- Do I have to wear a brace?
- Will I need physical therapy afterward?
- When can I go back to work?
- How many times have you done this procedure?
- Are you board-eligible or board certified?
- Are you fellowship-trained in spine surgery?
- Statistically, what is the success rate for this type of surgery?
- What is your personal success rate, and how many cases of this type of surgery have you done?
- May I talk to the last five patients on whom you’ve done a similar procedure
What are the Benefits?
Let's say you've had surgery and the result was the best case scenario. After you recover (and don't rush the process), you may find that you:
- Feel less pain
- Can move around better
- Remain more physically fit and active
- Have mood improvements
- Don't need to take as much pain medicine
- Can go back to work
- Feel as if you can finally be more productive at work and life
What are the Risks?
Although extremely rare, there are risk factors for any operation. Thanks to modern medicine, this risk is now less than 1 in 10,000. We hope this puts any anxieties of yours at ease, but there risks. Some surgical risks include:
- Negative reaction to anesthesia or other drugs
- Blood clots in your legs or lungs
- Heart attack
- Nerve damage that can lead to weakness, paralysis, pain, sexual dysfunction, or loss of bowel or bladder control
- Failed back syndrome (FBS), which is a condition characterized by chronic pain following back surgery.
- Common symptoms associated with FBS include diffuse, dull and aching pain involving the back or legs. Abnormal sensibility may include sharp, pricking, and stabbing pain in the extremities. The term "post-laminectomy syndrome" is used by some doctors to indicate the same condition as failed back syndrome.
Bringing it Home
The odds that something could go wrong also depends on any other health conditions you may have. The associated risks vary by the type of surgery. Part of your surgeon's job is to identify potential problems before going under the knife— making it a medical necessity to speak with your doctor before being strolling to the operating room.
We are going to leave you with one last response to Jim's important question (although we are always here).
Another forum moderator and back pain surgery success story female shares her experience on how surgery changed her life — for the better. Meet Merrida. She shared this with Jim:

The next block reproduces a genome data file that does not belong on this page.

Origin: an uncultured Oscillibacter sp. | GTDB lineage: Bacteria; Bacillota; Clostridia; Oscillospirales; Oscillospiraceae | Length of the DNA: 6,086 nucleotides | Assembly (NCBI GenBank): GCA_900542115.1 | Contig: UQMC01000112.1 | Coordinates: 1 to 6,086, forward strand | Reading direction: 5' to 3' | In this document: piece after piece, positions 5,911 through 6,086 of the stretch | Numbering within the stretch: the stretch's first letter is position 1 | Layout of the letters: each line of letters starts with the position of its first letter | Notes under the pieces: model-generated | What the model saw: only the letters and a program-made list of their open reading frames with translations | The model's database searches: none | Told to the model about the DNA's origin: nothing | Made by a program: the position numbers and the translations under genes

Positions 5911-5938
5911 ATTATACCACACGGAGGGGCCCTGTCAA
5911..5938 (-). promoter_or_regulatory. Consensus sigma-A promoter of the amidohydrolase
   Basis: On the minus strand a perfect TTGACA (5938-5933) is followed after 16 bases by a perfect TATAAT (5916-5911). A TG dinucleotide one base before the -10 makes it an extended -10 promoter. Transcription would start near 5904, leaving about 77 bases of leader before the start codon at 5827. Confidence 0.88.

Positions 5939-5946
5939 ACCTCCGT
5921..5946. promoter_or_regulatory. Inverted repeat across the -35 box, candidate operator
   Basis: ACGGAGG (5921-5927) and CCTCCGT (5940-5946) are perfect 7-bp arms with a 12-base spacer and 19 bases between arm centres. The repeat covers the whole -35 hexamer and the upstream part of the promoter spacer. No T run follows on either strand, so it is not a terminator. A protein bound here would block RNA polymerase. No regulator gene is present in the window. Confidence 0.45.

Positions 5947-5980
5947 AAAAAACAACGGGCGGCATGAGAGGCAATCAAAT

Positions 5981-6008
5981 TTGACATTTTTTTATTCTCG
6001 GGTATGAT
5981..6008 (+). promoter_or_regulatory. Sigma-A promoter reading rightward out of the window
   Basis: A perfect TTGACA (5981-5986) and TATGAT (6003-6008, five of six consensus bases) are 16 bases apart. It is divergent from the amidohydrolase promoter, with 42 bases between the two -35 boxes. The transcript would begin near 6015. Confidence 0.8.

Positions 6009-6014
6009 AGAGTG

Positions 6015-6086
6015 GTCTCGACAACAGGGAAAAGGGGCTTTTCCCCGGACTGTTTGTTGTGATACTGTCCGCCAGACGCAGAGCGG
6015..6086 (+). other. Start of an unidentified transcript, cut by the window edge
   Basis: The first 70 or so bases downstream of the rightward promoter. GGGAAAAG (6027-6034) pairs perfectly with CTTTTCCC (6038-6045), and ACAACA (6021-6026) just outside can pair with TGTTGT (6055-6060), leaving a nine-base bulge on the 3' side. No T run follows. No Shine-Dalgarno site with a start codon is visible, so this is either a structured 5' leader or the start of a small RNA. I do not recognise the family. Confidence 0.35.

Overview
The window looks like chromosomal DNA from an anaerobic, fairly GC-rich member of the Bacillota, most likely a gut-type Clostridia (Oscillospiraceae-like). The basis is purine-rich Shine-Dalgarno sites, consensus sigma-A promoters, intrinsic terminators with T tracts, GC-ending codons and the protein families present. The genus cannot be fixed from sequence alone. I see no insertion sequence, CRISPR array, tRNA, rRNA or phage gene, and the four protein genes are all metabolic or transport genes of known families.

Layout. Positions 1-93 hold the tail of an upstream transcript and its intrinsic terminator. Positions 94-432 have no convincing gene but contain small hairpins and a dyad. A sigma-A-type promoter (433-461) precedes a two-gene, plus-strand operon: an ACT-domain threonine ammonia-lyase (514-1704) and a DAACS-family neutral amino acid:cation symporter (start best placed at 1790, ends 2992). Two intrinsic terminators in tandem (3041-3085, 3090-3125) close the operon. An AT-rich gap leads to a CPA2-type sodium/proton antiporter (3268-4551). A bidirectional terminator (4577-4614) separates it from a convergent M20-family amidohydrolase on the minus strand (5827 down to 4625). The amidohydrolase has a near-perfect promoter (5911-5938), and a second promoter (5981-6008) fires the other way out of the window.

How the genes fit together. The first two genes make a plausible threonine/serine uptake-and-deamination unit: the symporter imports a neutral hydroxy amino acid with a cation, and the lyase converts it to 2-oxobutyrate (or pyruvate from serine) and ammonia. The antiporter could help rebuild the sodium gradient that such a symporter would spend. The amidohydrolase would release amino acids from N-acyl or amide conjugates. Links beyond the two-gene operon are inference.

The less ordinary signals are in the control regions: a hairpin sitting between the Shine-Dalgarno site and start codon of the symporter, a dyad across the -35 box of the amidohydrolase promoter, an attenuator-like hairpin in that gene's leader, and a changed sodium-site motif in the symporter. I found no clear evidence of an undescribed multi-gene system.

I had my back surgery 12/12/12. I put it off as long as possible as well. The only regret is that I didn't do it a little sooner. People wait, but younger, healthier bones/bodies heal better than elderly, fragile structures, yet they comprise the bulk of a surgeon's work.
I am 50. At 49, I had a total hip replacement on the left [side]. Then in December, I had a spinal reconstruction of L1 through L5, titanium cage, screws [which] required a bone marrow graft and bone grafts, both taken from my pelvis. Then recently on June 10, I had my right hip replaced.
I would do it all again in a heartbeat.
I'm glad for the time I had postponing surgery. I knew this time would come eventually. With me, my neurosurgeon, the head of the department at Tufts in Boston, a teaching hospital, admitted I was a very complex case. I had some nerve damage, some that may never recover, but I'm hoping. Waiting too long, you can get permanent damage.
As for needing surgery in the future, my opinion is: Yeah, well, that's life. If I want to take care of myself it's called maintenance. Nothing "fixes" or "cures" anything and we are always repairing or taking care of ourselves. Some of us just need more intensive means.
I'm early in the game, but I am happy I had it done. I had an excellent surgeon. The first neurosurgeon I saw was honest and referred me to a major hospital, and to a surgeon who handles "difficult cases,” usually trauma. I wouldn't hesitate to return to him IF I need to. And I had extremely invasive and complicated work done to my spine in high-risk areas. I think that I'm realistic and that makes me feel like this is a success.
We all want a story like Merrida (and maybe a caring spouse like Jim; are we right?) Regardless if you decide to have surgery or not, it's always important to talk to your doctor about everything. If you don't feel well enough to do personally, ask a family member or close friend to assist, just like Jim did for his wife.